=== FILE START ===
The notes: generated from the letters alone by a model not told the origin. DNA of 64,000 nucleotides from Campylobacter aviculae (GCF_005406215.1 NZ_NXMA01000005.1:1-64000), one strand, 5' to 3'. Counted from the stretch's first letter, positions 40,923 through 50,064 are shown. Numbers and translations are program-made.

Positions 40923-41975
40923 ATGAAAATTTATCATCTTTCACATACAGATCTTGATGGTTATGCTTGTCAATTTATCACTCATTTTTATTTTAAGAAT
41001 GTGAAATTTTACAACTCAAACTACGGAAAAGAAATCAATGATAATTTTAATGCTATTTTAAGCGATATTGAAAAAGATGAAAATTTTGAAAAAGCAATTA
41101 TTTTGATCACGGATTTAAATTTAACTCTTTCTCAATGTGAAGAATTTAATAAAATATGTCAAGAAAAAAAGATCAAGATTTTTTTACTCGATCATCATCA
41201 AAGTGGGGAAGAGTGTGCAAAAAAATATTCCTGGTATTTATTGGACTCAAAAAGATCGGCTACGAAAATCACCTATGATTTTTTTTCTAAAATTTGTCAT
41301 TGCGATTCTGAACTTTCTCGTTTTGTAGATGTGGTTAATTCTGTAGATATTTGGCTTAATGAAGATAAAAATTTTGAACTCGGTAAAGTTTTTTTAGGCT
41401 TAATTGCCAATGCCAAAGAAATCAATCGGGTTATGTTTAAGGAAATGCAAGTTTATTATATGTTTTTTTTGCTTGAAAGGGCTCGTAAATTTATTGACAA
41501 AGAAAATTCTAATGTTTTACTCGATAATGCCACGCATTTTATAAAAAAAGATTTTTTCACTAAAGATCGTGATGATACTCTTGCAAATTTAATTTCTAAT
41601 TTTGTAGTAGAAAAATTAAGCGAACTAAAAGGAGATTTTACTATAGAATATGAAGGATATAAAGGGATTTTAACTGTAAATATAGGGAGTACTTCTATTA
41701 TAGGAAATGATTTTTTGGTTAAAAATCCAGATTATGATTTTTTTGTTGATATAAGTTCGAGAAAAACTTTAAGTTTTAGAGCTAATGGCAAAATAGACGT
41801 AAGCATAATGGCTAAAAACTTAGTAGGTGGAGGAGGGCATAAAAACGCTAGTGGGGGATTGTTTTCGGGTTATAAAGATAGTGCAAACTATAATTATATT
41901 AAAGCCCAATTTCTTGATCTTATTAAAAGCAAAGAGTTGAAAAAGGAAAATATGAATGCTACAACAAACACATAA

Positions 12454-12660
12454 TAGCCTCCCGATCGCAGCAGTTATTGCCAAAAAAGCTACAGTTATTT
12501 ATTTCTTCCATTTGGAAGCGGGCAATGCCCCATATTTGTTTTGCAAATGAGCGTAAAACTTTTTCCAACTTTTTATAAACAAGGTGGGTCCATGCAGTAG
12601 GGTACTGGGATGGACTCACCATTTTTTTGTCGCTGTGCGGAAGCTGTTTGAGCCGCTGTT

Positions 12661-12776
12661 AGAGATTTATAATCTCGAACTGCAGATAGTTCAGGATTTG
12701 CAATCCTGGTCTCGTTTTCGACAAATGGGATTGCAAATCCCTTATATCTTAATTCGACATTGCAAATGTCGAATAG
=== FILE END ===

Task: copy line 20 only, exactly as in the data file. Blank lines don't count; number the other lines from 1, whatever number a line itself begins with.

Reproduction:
12701 CAATCCTGGTCTCGTTTTCGACAAATGGGATTGCAAATCCCTTATATCTTAATTCGACATTGCAAATGTCGAATAG